There’s nothing you disgruntled hipsters like to do more than judge others. And your favorite subject are the holidays. And tis indeed the season for Thanksgiving and for Christmas and for you pedantic assholes to start warming up your windpipes to didact upon us your intimate knowledge with all things outrage-worthy. Plus it gives you the chance to judge the rest of us.

Yes, we know. Pilgrims bad. Yes, we know. Black Friday boo. Yes, we know. Genocide. Yes, we know. Turkey murder. We know. Christmas and consumerism. Yes, we know. Columbus was a prick.  

We know. Despite the fact that you wait all year long to spread your knowledge in your nasally little hipster voices, let me just tell you: we already know. Whenever someone feels the need to educate the rest of us on why we shouldn’t celebrate Christmas too early or why we should hate Thanksgiving, we assume you are a frustrated little hipster who writes bad poetry on a typewriter and kills cats in your mom’s basement.

To the rest of you, my fellow basic people, celebrate and get excited for the holidays on your own schedule. If you want to hang your stockings on October 1st, then do it. If you want to wear a sweater with a turkey on it, then do it. If you want to buy scented candles and have an ankle tattoo and surround yourself with inspirational quotes, then do it. Be basic. And merry f***ing Christmas and happy Arbor Day.

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Mother Goose Says Goodbye

On Monday afternoon, I got a Facebook call from my sister at 1 pm. A call from the U.S. on a non-preassigned call day (Sun and Thurs) instantly sends red flags flying through my mind. It was 7 am in Philadelphia. It was a Facebook call. It was someone who usually doesn’t call me. Something was wrong. I didn’t want to pick it up. But I did.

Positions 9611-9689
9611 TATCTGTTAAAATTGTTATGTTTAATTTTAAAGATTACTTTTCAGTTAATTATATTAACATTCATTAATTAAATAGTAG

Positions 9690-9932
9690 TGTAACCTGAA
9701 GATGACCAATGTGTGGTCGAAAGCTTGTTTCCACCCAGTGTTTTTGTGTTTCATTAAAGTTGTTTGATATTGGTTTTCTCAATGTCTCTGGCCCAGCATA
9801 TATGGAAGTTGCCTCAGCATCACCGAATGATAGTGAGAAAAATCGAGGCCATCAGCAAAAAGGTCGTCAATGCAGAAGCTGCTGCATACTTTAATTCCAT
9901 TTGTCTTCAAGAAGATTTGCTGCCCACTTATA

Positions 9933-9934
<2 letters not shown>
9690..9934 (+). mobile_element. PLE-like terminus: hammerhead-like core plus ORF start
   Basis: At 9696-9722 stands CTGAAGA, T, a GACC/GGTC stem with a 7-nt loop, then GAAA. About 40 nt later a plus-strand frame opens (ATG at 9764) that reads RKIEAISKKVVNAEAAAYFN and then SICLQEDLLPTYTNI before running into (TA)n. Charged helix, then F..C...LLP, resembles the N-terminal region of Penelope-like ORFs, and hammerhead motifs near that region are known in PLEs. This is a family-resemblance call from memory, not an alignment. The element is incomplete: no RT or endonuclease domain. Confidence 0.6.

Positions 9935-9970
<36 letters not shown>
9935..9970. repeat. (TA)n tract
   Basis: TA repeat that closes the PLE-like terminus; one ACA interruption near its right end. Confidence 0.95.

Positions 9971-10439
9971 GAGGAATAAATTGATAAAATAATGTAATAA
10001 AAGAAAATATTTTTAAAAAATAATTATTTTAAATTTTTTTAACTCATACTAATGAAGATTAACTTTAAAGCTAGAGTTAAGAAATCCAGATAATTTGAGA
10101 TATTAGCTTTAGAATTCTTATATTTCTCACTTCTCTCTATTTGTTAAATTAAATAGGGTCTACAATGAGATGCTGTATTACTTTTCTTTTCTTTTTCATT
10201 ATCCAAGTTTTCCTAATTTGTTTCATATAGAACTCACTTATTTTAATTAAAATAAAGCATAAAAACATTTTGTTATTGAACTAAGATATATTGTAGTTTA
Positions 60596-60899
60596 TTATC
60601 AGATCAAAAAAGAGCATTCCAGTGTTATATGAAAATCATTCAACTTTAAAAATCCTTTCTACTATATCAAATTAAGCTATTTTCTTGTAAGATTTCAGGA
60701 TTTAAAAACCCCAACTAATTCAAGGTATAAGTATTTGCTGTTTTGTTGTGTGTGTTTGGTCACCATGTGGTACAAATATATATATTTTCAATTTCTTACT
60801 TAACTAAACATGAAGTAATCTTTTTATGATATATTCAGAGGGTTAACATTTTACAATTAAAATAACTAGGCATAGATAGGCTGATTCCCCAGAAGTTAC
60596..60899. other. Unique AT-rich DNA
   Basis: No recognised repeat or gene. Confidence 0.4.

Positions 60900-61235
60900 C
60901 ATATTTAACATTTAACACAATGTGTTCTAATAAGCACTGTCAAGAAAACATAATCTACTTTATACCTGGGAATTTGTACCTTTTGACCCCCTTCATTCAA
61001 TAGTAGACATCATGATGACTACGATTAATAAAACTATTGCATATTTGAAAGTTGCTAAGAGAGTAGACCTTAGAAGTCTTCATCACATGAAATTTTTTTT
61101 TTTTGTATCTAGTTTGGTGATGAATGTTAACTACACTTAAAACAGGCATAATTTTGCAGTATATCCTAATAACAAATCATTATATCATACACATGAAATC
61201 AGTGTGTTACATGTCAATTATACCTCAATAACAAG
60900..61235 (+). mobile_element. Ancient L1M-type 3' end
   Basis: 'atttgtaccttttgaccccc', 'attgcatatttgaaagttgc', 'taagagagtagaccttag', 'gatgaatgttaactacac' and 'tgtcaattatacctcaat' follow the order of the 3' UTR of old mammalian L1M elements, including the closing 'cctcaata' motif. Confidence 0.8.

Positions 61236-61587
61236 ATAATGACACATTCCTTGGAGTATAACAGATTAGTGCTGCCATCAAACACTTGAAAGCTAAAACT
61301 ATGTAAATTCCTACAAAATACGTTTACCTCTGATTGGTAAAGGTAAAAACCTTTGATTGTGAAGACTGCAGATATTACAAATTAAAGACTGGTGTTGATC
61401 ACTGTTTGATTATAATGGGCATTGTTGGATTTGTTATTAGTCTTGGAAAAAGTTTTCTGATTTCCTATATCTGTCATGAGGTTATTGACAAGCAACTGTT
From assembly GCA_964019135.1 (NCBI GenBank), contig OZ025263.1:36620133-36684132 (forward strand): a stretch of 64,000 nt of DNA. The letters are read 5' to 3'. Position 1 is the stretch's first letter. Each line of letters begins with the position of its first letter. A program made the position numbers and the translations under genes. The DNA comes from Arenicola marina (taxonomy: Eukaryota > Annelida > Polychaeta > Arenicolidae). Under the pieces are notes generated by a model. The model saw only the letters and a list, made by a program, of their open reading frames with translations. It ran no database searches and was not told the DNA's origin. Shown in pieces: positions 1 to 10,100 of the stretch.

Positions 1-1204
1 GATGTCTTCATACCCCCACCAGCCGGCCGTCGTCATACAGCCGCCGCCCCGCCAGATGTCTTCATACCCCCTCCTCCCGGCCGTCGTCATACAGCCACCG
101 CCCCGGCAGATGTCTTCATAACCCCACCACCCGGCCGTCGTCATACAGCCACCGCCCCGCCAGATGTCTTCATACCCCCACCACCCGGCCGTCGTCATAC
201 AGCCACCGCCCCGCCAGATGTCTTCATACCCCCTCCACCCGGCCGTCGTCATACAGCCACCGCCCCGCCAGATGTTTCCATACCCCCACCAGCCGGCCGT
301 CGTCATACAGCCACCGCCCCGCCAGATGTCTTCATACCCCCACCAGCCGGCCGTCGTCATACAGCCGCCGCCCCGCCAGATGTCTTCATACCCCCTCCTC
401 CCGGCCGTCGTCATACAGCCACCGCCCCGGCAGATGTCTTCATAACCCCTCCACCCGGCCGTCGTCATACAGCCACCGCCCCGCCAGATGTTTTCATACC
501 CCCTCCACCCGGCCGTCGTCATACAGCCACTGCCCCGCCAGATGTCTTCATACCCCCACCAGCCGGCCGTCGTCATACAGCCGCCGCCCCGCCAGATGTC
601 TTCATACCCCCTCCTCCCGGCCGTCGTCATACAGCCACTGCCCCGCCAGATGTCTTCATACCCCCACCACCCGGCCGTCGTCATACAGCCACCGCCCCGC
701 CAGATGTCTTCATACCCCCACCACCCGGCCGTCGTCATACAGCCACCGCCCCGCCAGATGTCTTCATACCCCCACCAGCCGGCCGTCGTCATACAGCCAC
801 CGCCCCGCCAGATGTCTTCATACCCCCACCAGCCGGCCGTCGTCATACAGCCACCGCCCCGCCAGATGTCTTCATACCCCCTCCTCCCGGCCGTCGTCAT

I was right. And a minute later I was hearing that my grandmom had died. The news wasn’t a complete shock. In our weekly conversations my dad had been laying down small comments, she’s getting pretty frail, she’s not doing too great, she was a bit out of it, I think it’s getting close. She wasn’t bedridden, but getting around the house, to the bathroom, to the kitchen, was a two person affair. Travel anywhere was hinged majorly on factors that most of us take for granted. Every day was an operation involving oxygen, medicine, taking vitals, shots. My aunt is a registered nurse and provided care 24 hours a day and 7 days a week, without which she may quite well have gone a number of years ago.

So when my sister said the words, it wasn’t a massive shock, but it was a punch to the gut anyway. There’s a difference between a theoretical bad condition and the very real fact that you’re never going to see someone again. I got on the tram, sat down, opened my Murakami book and propped it on my lap. It and I sat just like that for the 43 minutes to my stop. I was dazed and unable to speak.

I decided to deal with this like a man’s man, a hard man, and so I popped into the grocery store and bought 450 Koruna (20ish bucks) worth of candy, junk food, and carbohydrates, and I made a B line for my pajamas.